7. 7. CRM in Insurance © 2015 SMA All Rights Reserved Page 7 A Sponsored SMA White Paper Key Technologies for CRM There are many specific technology capabilities that insurers identify as important elements of modern CRM solutions, as indicated in Figure 3. Figure 3. Most Important Technology Capabilities for CRM (Percent of Insurers Citing) First and foremost among tech capabilities is real-time analytics, with over half of all insurers (55%) citing this as essential. This reflects the evolution of CRM from static to real-time, from providing a snapshot to enabling action by front line professionals. The second most requested tech capability is transactional integration across all sources. This is perfectly in line with omni-channel initiatives. It is impossible to easily manage interactions and exchange information across channels unless real-time integration at the transaction level is in place. The second set of maturing technologies is also very important and rounds out the top five technology capabilities expected in modern CRM solutions – those related to mobile, cloud, and collaboration. Regarding mobile technologies, insurers are looking to provide a platform that supports any popular mobile device through responsive design approaches. Cloud technologies are in the mainstream in insurance now and are particularly popular for CRM solutions. Most insurers implementing new CRM solutions expect them to be cloud-based or at least provide the option of cloud, on-premises, or hybrid operations. Finally, collaboration technologies are growing in importance as companies look to leverage the power of CRM solutions through technologies that identify the right experts in real-time and connect customers, agents, and others for conversations using tools such as chat, video, and screen sharing. Source: SMA Research 2015, CRM in Insurance, n=73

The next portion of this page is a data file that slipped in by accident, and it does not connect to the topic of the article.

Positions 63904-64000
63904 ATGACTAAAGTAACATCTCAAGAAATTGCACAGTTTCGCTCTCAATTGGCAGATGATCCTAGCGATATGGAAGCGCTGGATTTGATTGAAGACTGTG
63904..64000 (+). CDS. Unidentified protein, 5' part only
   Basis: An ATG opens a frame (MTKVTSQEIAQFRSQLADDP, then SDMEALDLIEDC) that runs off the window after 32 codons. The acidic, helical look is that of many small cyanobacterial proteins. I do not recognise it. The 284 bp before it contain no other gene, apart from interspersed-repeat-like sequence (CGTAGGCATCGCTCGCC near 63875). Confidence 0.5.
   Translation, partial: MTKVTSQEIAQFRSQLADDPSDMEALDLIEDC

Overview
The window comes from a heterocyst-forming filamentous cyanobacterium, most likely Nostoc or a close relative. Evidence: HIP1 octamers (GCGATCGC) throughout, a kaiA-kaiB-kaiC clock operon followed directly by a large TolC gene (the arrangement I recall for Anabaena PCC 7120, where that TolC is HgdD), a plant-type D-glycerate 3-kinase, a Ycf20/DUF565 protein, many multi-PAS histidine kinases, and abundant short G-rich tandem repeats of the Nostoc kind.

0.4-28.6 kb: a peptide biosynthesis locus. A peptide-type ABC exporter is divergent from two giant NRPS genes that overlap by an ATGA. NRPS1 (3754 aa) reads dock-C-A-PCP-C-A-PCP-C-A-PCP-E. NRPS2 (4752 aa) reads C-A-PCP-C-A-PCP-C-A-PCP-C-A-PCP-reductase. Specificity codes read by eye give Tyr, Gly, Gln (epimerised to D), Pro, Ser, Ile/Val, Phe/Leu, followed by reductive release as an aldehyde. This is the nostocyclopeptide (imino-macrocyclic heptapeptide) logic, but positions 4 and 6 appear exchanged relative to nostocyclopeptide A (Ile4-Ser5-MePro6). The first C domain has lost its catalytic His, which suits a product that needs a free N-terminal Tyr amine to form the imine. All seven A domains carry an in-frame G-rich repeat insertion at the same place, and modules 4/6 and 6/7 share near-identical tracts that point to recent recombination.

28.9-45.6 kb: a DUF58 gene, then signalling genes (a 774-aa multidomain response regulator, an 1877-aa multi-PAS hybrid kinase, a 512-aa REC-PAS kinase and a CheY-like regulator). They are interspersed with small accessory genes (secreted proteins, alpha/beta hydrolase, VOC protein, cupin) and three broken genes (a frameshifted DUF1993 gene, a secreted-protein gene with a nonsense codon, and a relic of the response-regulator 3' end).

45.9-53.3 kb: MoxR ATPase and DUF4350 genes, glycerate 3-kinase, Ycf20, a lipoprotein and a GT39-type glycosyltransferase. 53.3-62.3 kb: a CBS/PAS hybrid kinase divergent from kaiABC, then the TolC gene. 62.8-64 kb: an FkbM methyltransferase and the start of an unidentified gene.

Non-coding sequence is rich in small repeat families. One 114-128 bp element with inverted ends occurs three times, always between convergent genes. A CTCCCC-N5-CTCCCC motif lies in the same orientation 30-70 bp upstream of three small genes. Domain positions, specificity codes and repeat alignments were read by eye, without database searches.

8. 8. CRM in Insurance © 2015 SMA All Rights Reserved Page 8 A Sponsored SMA White Paper How are Insurers Approaching CRM Implementations? Challenges Faced by Insurers CRM is challenging. The solutions and technologies available have advanced significantly over the years, but the technical challenges of data and integration and the business challenges of process redesign and training require careful planning and the advice of experienced professionals. Insurers have identified the most critical challenges: the first is the quality of the data and installing/maintaining the technology is the second. Following closely behind those are two business challenges – employee/agent adoption and training of employees and agents. These key challenges are fundamentally the same ones that insurers faced during the initial wave of CRM implementations in the 2000-2005 time frame. The difference now is that many have the benefit of learning from the initial implementations; there are more experienced professionals available; and the technologies to address data quality, installation, and maintenance issues are now more sophisticated. Approaches to CRM The CRM implementations from the first wave of 10-15 years ago tended to be championed by IT and deployed as monolithic, on-premises solutions. This new wave of CRM solutions is more often driven by senior business executives and implemented via outsourced and/or cloud/SaaS approaches. Surprisingly, there are still insurers building bespoke CRM solutions, but the tide has shifted, much like other areas of software, to packages and further toward cloud solutions. For example, 50% of insurers implementing new common CRM solutions are installing software packages, while 36% are implementing either cloud or outsourced solutions. The trend is similar for CRM systems built exclusively for agents/brokers, but insurers show a slightly higher interest in building in-house. SMA Call to Action The concept of CRM was introduced to the industry with great fanfare in the late 1990s. Many insurers, especially tier one companies, embarked on major multi-year, enterprise- wide initiatives. That first wave met with mixed success, with gains achieved and many lessons learned. Some did not achieve the promise and the ROI predicted, while other implementations steadily advanced to overcome some of the initial difficulties. It is a bit of a paradox that CRM is now experiencing a resurgence. On one hand, CRM was at one time considered by many to be too complex to be successful, especially after the business and technical challenges encountered in earlier years. On the other hand, the industry is now truly focused on becoming customer-centric. The intent and the strategies have been there for many years, but now the C-level support, investment, and energy is there to make improving the customer experience a reality – and a game- changing strategy. The CRM implementations from the first wave of 10-15 years ago tended to be championed by IT and deployed as monolithic, on-premises solutions. This new wave of CRM solutions is more often driven by senior business executives and implemented via outsourced and/or cloud/SaaS approaches.